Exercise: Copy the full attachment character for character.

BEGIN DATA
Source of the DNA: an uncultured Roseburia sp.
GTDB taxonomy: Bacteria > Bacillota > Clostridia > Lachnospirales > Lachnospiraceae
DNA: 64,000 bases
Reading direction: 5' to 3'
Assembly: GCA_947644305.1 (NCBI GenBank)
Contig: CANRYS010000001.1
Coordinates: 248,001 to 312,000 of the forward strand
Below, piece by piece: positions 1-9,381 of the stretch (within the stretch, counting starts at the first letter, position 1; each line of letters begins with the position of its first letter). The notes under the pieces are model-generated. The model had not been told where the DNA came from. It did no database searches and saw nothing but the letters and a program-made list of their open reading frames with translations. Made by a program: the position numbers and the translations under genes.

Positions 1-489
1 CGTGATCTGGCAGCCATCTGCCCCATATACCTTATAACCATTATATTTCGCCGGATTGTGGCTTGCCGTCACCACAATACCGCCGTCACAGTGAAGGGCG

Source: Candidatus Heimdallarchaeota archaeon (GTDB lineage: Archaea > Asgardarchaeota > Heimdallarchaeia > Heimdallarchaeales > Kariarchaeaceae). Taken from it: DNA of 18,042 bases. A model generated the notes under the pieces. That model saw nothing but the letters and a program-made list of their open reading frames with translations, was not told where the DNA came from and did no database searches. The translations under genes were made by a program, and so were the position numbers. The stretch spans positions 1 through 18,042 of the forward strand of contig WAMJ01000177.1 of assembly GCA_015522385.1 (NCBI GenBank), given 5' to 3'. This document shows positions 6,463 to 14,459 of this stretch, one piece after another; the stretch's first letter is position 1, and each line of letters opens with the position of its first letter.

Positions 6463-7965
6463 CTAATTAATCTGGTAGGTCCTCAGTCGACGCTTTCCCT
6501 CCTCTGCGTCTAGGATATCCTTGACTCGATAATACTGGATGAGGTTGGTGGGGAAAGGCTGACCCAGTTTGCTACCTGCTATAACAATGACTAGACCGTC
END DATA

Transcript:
Source of the DNA: an uncultured Roseburia sp.
GTDB taxonomy: Bacteria > Bacillota > Clostridia > Lachnospirales > Lachnospiraceae
DNA: 64,000 bases
Reading direction: 5' to 3'
Assembly: GCA_947644305.1 (NCBI GenBank)
Contig: CANRYS010000001.1
Coordinates: 248,001 to 312,000 of the forward strand
Below, piece by piece: positions 1-9,381 of the stretch (within the stretch, counting starts at the first letter, position 1; each line of letters begins with the position of its first letter). The notes under the pieces are model-generated. The model had not been told where the DNA came from. It did no database searches and saw nothing but the letters and a program-made list of their open reading frames with translations. Made by a program: the position numbers and the translations under genes.

Positions 1-489
1 CGTGATCTGGCAGCCATCTGCCCCATATACCTTATAACCATTATATTTCGCCGGATTGTGGCTTGCCGTCACCACAATACCGCCGTCACAGTGAAGGGCG

Source: Candidatus Heimdallarchaeota archaeon (GTDB lineage: Archaea > Asgardarchaeota > Heimdallarchaeia > Heimdallarchaeales > Kariarchaeaceae). Taken from it: DNA of 18,042 bases. A model generated the notes under the pieces. That model saw nothing but the letters and a program-made list of their open reading frames with translations, was not told where the DNA came from and did no database searches. The translations under genes were made by a program, and so were the position numbers. The stretch spans positions 1 through 18,042 of the forward strand of contig WAMJ01000177.1 of assembly GCA_015522385.1 (NCBI GenBank), given 5' to 3'. This document shows positions 6,463 to 14,459 of this stretch, one piece after another; the stretch's first letter is position 1, and each line of letters opens with the position of its first letter.

Positions 6463-7965
6463 CTAATTAATCTGGTAGGTCCTCAGTCGACGCTTTCCCT
6501 CCTCTGCGTCTAGGATATCCTTGACTCGATAATACTGGATGAGGTTGGTGGGGAAAGGCTGACCCAGTTTGCTACCTGCTATAACAATGACTAGACCGTC